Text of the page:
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Step By Step Guide To Build Visual Inspection of Casting Products Using CNN

Step By Step Guide To Build Visual Inspection of Casting Products Using CNN

Last Updated on March 14, 2023 by Editorial Team

Author(s): Akshit Mehra

Originally published on Towards AI.


Casting refers to the manufacturing process in which a molten material like metal is poured into a hole or mold with the required shape and allowed to harden or solidify there. A casting defect refers to an irregularity introduced in the component during the casting process.

Figure: Casting Process (Source)

A quality inspection of these components becomes important because any defective product can cause the rejection of the whole order, which can cause a hefty financial loss to the business.

Instances where a defective product goes into the application is also undesired and is avoided at all costs. As it can cause some unexpected failure in the machine component, which can lead to huge losses.

Figure: Casting Defects (Source)

Visual Inspection of defects involves manually looking at each component and then deciding whether the piece is defective or not. This becomes both costly and time consuming.

In this blog, we try to use CNN (Convolution Neural Network), a deep learning model for detecting casting defects by analyzing images of casting products.


To proceed further and understand CNN based approach for detecting casting defects, one should be familiar with:

  1. Python: All the below code will be written using python.
  2. Tensorflow: TensorFlow is a free and open-source machine learning and artificial intelligence software library. It can be utilized for a variety of tasks, but it is most commonly employed for deep neural network training and inference.
  3. Keras: Keras is a Python interface for artificial neural networks and is an open-source software. Keras serves as an interface for the TensorFlow library
  4. Jupyter Notebook: Jupyter notebooks are web-based platforms built for mathematical and scientific computations. We build our tutorial on jupyter Notebook.

Apart from above listed tools, there are certain other theoretical concepts one should be familiar with to understand the below tutorial.

1. Convolution Neural Networks

Convolution Neural Networks (CNN) are a type of network architecture in deep learning which are mainly used for image related tasks, like Image classification, Image segmentation, etc. The network connectivity in CNN resembles that of the human brain.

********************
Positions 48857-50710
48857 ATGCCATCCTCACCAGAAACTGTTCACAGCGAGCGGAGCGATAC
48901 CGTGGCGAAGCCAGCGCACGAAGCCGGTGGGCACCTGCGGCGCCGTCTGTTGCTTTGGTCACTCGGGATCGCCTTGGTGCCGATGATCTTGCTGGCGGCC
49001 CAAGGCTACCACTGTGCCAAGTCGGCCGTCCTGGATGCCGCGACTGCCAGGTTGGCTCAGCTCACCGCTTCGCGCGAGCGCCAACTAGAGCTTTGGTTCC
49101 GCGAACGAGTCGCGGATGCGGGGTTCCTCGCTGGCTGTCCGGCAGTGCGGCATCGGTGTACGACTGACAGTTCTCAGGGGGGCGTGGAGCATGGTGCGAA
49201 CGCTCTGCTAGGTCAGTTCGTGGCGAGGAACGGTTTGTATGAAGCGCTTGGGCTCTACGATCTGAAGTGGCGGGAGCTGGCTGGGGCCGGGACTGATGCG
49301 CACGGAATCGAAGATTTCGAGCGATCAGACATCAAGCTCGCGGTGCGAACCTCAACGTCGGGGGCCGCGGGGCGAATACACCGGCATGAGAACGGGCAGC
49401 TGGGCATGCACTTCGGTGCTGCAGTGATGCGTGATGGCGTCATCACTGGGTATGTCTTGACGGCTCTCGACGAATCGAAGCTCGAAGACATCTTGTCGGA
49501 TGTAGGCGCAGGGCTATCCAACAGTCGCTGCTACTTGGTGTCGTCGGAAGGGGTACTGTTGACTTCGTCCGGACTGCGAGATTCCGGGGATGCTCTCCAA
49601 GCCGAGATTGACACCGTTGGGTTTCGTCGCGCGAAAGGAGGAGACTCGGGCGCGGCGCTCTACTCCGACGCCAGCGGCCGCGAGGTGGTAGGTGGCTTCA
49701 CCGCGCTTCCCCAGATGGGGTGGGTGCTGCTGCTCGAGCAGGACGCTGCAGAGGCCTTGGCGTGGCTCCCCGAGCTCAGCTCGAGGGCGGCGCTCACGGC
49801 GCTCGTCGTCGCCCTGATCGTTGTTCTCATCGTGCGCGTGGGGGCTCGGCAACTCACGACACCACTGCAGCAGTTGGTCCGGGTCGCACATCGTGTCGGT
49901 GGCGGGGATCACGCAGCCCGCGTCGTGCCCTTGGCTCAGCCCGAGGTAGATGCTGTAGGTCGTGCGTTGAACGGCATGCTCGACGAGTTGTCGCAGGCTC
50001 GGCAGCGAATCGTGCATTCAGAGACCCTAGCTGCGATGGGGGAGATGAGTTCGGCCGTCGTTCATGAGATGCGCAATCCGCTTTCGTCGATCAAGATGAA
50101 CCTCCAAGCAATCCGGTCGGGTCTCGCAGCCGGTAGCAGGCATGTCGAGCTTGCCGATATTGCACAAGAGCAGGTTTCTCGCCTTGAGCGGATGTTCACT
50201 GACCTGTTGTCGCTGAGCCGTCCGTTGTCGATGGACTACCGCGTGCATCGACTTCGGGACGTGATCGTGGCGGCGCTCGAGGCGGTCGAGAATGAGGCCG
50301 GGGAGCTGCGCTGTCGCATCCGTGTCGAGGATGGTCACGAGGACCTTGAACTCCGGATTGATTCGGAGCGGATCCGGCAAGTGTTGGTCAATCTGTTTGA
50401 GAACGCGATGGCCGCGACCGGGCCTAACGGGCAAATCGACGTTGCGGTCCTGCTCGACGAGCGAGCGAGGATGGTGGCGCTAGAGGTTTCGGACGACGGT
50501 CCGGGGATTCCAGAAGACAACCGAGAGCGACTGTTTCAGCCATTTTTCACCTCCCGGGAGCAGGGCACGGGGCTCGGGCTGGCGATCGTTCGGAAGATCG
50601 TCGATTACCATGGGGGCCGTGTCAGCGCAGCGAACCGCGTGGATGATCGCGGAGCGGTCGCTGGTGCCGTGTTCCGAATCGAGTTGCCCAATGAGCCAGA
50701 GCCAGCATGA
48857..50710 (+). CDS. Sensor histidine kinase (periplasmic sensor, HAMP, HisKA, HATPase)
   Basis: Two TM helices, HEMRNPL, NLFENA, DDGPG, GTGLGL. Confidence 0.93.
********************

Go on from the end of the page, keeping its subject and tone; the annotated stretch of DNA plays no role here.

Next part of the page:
Figure: Convolution Neural Network Architecture

Convolution Neural Network are composed mainly of 3 layers:

  1. Convolution Layer: The convolutional layer will calculate the scalar product between the weights of the input volume-connected area and the neurons whose output is related to particular regions of the input.
  2. Pooling Layer: To further reduce the amount of parameters in that activation, the pooling layer will then simply down-sample along the spatial dimensionality of the input.
  3. Fully Connected Layers: The fully-connected layers will next carry out the similar tasks as in conventional ANNs and make an effort to derive class scores from the activations, which can subsequently be used for classification.

One of the major advantages of using CNN is Parameter sharing. The idea behind parameter sharing is that if a region characteristic can be computed at one specific spatial location, it is likely to be helpful at another.

The output volume’s total number of parameters will be drastically reduced if each individual activation map is constrained to have the same weights and bias.

2. Activation functions

Generally, the data that we work on is non linear in nature, i.e. the instance features and the corresponding prediction value. Activation functions are functions which are applied to each neuron/cell in artificial neural networks to introduce non-linearity in them.

There are many activation functions which are used:

  1. ReLU: ReLU basically stands for Rectified Linear unit. Mathematically, it is defined as:

Figure: Mathematical Formuale for ReLU

The ReLU activation function is far more computationally efficient as compared to other

activation functions. Further, it converges faster to the global minimum due to its linearity and non saturating nature.

  1. Sigmoid: Sigmoid function, also known as logistic function, takes input any real value and outputs a value in the range of 0 to 1. It is one of the most widely used activation functions. Mathematically, it is represented as

Figure: Mathematical Formulae for sigmoid function

This function is generally used for models where output computed is the probability.

Also, the function is differentiable and thus forms a smooth gradient, i.e it prevents the output values from jumping around or causing oscillations.


To proceed further with our CNN based inspection system:

  1. We start with a data exploration task. We analyze the data and figure out if any skewness, or if any pattern is observed.
  2. Create our CNN model using Tensorflow and train it using training data.
  3. Perform hyperparameter tuning to fine tune our model, i.e. reduce overfitting or underfitting.
  4. Perform prediction on test Images.

Figure: Flowchart for methodology (Image by author)

Dataset Selection

For our project, we will use the dataset available on Kaggle. The dataset contains images of defective and non-defective parts. In total there are 7358 images out of which 6633 training images and 715 test images. Further breaking down,

Figure: Analysis of dataset (Image by author)

The images are 3 channel images, i.e. RGB in nature with a dimension of (300, 300, 3).


Now, we will begin to code for a CNN based system for detecting casting defects.

Environment Setup

Below points need to be done before running the code: